Well, as I mentioned, it’s a very important skills for life, primarily because it accelerates the learning process. If a child aged 5 can read, he will learn far more, even if the material he or she is reading may not be particularly academic. A higher level of vocabulary, the ability to express ideas and opinions, to follow a storyline or description – these are all the basic academic skills that follow us through life and definitely have an impact on whether we pursue further education after obligatory school leaving age has come. It is also in many ways a healthy option to many of the ways children spend time these days. Although it doesn’t keep you physically fit, it is arguably far more mental exercise than would be gained from playing computer games or staring at the television.

“In what ways can learning to read be made more enjoyable for children?”

Well, I think the involvement of the parents and making reading a family occasion, at least to begin with, is vitally important. Helping a child learn to read can be a fun way to spend some time in a productive manner. When the child is reading on his or her own, I think then it becomes the parents’ job to encourage this by visiting libraries and bookshops and motivating the child to find stories or material that interests them. I also think it can be valuable to offer a child an incentive for reading – maybe a special treat once the child has read the book, something like that. Having said that, I think it is very important that parents don’t go too far, that there are times when a child might temporarily lose interest, and this should be respected. I think that forcing a child to read will be counterproductive in that they may lose all joy in reading.

“What influence do you think the internet has had on reading?”

Well, I think that there are so many diversions on the internet – games, chatting and other such things – that it can offer a more varied entertainment. On the other hand, though, I think the internet and read and what is traditionally classed as ‘reading’ don’t have to be exclusive. There are many short stories and other interesting things to read available online -just because it is not printed in a book doesn’t necessarily mean that the internet user is not reading, it’s just that it is likely to be shorter. There are many eBooks which can be downloaded and read on an iPod for example. Of course, one major downside of the internet is that reading speed is reduced. I think the average reading speed falls by about 20% when using a computer.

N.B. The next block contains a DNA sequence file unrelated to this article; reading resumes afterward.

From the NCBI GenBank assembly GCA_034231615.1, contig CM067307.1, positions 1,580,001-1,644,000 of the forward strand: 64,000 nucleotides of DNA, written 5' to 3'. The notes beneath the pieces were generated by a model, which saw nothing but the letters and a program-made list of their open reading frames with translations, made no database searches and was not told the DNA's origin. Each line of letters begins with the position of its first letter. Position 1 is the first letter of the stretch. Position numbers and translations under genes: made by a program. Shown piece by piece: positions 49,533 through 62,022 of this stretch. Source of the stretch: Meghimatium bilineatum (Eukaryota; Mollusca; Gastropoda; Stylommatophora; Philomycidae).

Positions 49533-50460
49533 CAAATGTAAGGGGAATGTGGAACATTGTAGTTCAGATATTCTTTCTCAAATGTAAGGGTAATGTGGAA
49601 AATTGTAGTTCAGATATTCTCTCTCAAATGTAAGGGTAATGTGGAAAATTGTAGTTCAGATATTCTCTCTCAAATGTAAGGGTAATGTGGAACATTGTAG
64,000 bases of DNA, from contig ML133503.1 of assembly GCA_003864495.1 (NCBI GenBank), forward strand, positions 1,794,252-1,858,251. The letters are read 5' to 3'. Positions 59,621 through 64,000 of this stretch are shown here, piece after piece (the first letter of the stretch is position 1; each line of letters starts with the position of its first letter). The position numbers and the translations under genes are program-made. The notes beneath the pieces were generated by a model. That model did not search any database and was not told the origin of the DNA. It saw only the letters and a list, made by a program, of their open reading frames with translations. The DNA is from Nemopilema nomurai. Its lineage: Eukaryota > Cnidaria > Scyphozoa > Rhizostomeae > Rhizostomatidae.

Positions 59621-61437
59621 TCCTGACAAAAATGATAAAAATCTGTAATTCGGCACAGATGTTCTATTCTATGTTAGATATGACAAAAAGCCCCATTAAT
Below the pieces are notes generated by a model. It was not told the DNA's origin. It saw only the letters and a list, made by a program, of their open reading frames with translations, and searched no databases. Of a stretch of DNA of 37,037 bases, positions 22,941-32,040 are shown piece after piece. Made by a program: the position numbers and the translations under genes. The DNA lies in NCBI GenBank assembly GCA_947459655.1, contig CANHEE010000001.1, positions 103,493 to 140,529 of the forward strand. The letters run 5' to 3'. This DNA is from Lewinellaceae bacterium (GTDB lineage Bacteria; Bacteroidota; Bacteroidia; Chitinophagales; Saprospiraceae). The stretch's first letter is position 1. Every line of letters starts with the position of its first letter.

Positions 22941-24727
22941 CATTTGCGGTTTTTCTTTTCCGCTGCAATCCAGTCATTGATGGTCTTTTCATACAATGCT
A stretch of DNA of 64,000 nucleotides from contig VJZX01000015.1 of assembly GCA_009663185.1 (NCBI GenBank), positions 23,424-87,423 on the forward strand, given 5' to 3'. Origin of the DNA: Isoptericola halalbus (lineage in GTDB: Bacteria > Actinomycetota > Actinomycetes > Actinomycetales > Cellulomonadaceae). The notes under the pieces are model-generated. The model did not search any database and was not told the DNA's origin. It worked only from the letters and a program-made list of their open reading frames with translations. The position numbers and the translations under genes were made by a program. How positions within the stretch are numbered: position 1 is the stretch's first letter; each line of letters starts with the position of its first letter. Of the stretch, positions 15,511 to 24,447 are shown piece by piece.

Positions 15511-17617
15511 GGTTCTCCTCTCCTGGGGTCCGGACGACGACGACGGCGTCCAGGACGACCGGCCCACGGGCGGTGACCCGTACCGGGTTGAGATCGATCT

“What changes do you think will happen in the future in the way people read?”

Well, as I mentioned, I think that technology will change the way we can access reading material with eBooks and similar things, but I also think that there will be an increase in audiobooks, where a novel is actually read, meaning that we no longer read as such, but listen. I don’t think that will necessarily have a negative impact on people writing the books, but I think it will have a significant part to play in general levels of literacy as most people learn spelling simply through reading, and this may get lost if we are only listening to audio.

“Do you think the government should provide free library services?”

Absolutely. For many lower income families, or even people who simply don’t want to spend money on books, libraries offer the chance to find something that will interest without a cost. And of course libraries commonly offer much more than just books these days. I actually enrolled in a night class a few years ago that was run and funded by the local library, and I know a lot of people who borrow films and CDs. There are also local information services, the internet and many other advantages. Also, with generally declining feelings of community, the library is a traditional part of most villages and towns and can offer a social side for older people, who may choose to meet friends there.

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Speaking test 7 model answers

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Speaking test 7 model answers